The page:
Gord Brown reports from Parliament Hill


Honoured to serve on Security and Intelligence committee

Gord Brown, Member of Parliament for Leeds-Grenville – Thousand Islands and Rideau Lakes, says he is honoured to be chosen to serve on the newly-announced National Security and Intelligence Committee. “I am pleased and honoured that the Prime Minister chose me as one of the members of this committee,” says Gord. “This is an important committee that matches similar committees functioning in the United States and Great Britain.”

Prime Minister, Justin Trudeau, today announced the establishment of the National Security and Intelligence Committee of Parliamentarians, a multi-party committee that includes representatives from both the House of Commons and the Senate. According to a release from the Prime Minister’s office, the committee – to be chaired by David McGuinty, Member of Parliament for Ottawa South – will have the authority to review national security and intelligence activities carried out across the Government of Canada.

This includes activities undertaken by the Canadian Security Intelligence Service, the Communications Security Establishment, the Royal Canadian Mounted Police, and the Canada Border Services Agency, amongst many others. The Committee’s mandate allows an unprecedented level of review and promotes government-wide accountability.

The Committee will provide the Prime Minister with annual reports on its reviews – including any findings and recommendations – that will be tabled in both Houses of Parliament and referred to the appropriate Standing Committees. Special reports may also be issued as needed.

The Committee was created under the National Security and Intelligence Committee of Parliamentarians Act, which received Royal Assent on June 22, 2017. Its work will mirror similar committees in the United States and Britain. The members of the National Security and Intelligence Committee of Parliamentarians will include, in addition to Gord Brown, the Honourable Tony Clement, P.C., Conservative; the Honourable Percy E. Downe, Senate; Emmanuel Dubourg, Liberal; the Honourable Hedy Fry, P.C., Liberal; Gudie Hutchings, Liberal; the Honourable Frances Lankin, P.C., C.M., Senate; David J. McGuinty, Liberal (Chair); Murray Rankin, NDP; Brenda Shanahan, Liberal; the Honourable Vernon White, Senate.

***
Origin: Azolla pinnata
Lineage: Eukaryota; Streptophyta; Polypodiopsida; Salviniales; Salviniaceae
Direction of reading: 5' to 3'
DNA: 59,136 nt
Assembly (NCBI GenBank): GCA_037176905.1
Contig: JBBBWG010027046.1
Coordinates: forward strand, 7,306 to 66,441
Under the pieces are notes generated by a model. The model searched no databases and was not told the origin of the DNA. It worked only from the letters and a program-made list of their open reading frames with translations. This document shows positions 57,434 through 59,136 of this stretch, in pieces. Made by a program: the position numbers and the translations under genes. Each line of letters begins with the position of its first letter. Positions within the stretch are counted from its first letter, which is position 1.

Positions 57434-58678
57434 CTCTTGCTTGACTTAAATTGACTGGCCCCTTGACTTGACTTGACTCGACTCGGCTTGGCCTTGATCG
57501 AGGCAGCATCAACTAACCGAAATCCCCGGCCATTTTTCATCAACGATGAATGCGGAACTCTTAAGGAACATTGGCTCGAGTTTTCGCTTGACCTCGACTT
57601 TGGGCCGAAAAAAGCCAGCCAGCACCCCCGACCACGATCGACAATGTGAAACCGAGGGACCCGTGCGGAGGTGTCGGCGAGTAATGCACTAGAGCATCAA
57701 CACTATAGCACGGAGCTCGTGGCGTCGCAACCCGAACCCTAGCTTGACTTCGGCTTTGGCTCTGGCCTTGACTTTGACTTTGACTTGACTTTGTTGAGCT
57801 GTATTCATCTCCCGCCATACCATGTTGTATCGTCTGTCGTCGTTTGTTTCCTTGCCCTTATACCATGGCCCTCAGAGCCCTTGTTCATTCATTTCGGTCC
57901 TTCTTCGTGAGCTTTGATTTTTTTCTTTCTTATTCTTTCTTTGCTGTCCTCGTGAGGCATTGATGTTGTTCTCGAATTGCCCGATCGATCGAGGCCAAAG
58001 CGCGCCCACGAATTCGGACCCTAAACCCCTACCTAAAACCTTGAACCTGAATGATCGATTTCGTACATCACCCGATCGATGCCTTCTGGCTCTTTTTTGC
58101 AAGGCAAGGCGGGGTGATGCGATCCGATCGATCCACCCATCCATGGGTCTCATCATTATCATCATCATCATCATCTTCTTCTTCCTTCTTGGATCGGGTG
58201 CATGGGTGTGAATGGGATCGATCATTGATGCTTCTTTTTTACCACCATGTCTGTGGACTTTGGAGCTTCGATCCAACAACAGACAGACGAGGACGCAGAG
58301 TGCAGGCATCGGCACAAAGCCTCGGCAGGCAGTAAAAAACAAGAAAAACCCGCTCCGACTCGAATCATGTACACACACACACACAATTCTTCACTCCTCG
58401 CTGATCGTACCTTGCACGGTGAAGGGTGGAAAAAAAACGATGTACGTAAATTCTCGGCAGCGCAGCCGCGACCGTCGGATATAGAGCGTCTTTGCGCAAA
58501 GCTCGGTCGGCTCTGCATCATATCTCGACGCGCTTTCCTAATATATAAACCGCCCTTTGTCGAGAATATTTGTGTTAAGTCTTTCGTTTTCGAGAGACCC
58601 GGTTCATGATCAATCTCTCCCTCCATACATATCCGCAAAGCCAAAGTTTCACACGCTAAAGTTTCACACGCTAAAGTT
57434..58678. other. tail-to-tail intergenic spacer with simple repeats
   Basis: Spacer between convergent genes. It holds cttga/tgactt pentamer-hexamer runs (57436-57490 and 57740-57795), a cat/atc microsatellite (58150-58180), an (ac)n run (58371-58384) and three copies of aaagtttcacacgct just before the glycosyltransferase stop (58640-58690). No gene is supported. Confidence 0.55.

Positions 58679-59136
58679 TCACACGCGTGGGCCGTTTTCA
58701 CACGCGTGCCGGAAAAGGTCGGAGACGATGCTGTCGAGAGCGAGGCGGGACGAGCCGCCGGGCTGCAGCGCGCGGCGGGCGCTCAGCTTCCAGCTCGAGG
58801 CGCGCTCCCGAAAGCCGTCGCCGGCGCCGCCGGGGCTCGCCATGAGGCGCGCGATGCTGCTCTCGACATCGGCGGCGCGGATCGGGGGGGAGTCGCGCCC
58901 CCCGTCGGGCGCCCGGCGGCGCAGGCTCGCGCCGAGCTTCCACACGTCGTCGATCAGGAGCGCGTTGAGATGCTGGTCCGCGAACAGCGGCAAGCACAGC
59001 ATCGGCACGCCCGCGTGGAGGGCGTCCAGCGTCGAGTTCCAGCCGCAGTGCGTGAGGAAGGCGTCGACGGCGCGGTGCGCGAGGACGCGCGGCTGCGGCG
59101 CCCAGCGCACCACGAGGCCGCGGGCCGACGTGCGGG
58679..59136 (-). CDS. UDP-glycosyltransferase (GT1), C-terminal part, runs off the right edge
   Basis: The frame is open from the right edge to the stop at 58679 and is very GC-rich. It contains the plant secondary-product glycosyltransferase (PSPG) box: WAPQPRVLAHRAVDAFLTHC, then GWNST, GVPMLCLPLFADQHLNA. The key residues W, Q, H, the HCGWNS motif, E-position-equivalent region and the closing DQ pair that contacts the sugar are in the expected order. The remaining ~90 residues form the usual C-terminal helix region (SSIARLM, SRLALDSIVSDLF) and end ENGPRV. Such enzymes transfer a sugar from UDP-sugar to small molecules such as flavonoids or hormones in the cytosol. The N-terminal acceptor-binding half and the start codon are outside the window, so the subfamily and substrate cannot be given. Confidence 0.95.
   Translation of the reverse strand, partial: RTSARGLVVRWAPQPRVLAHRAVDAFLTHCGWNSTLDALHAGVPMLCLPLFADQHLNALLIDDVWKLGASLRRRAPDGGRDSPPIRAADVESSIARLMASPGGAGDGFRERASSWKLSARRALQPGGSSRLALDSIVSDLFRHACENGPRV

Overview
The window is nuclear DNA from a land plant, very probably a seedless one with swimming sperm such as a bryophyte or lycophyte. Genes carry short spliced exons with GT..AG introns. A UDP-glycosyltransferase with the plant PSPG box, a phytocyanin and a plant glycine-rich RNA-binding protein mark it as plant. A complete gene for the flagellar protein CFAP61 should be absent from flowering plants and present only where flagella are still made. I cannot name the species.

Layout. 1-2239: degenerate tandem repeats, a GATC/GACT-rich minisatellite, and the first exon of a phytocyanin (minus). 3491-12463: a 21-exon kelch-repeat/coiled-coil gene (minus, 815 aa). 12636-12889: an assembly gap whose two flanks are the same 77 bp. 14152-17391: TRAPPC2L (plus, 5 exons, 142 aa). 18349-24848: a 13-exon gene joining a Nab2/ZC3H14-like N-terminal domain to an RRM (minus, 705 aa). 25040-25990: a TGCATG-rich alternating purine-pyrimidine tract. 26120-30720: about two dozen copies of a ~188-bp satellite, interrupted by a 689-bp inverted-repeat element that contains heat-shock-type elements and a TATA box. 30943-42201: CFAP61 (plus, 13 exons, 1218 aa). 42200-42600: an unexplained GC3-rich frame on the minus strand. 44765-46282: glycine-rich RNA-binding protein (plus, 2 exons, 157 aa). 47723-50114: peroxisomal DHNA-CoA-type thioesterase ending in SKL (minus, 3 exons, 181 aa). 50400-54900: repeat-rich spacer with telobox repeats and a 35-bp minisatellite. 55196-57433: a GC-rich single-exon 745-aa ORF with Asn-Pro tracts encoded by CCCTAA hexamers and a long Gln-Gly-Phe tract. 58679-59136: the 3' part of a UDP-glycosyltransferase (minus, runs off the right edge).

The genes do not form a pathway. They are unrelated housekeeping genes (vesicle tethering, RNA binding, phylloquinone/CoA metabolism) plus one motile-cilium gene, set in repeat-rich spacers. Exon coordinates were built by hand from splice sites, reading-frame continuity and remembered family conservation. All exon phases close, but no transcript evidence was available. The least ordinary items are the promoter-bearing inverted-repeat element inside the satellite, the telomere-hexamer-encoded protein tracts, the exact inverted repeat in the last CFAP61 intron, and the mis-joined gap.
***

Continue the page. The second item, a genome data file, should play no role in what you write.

Religious rights protected:

Gord thanked his colleagues on the Justice Committee for successfully working to protect religious gatherings in Canada. “Conservatives have been working hard to ensure that sections of the Criminal Code, which makes it a crime to unlawfully obstruct, threaten, or harm a religious official before, during, or after they perform a religious service, remained in the Code. That section also makes interrupting or disturbing a religious service a crime,” he explained.

Clause 14 in Bill C-5, which was introduced by the Minister of Justice and Attorney General of Canada, the Honourable Jody Wilson-Raybould, just days before the summer parliamentary recess on June 6, 2017, would have repealed this section of the Criminal Code. On Wednesday of last week, the Honourable Rob Nicholson, Member of Parliament for Niagara Falls and the Opposition Shadow Minister for Justice, proposed two amendments to Bill C-51 at the Standing Committee on Justice and Human Rights. The first amendment would keep religious protections (Section 176) in the Criminal Code of Canada, while the second amendment would modernize the language of this Section.

“Holding the Justin Trudeau Liberal Government to account is our job as the Conservative Opposition. Yesterday, we were successful with the support of tens of thousands of Canadians, including many from Leeds-Grenville –Thousand Islands and Rideau Lakes, who took the time to send me letters and emails about their concerns over this Bill,” Gord noted.

At a time when hate crimes against religious communities across Canada are increasing, the Justin Trudeau Liberals tried to quietly remove the religious protections covered in our Criminal Code, Gord said. “It is our belief that disturbing a religious service is a very serious offence and should not be treated as a mere mischief charge.

“In the words of the Right Honourable John G. Diefenbaker: ‘I am a Canadian, free to speak without fear, free to worship in my own way, free to stand for what I think right, free to oppose what I believe wrong, or free to choose those who shall govern my country. This heritage of freedom I pledge to uphold for myself and all mankind’.”


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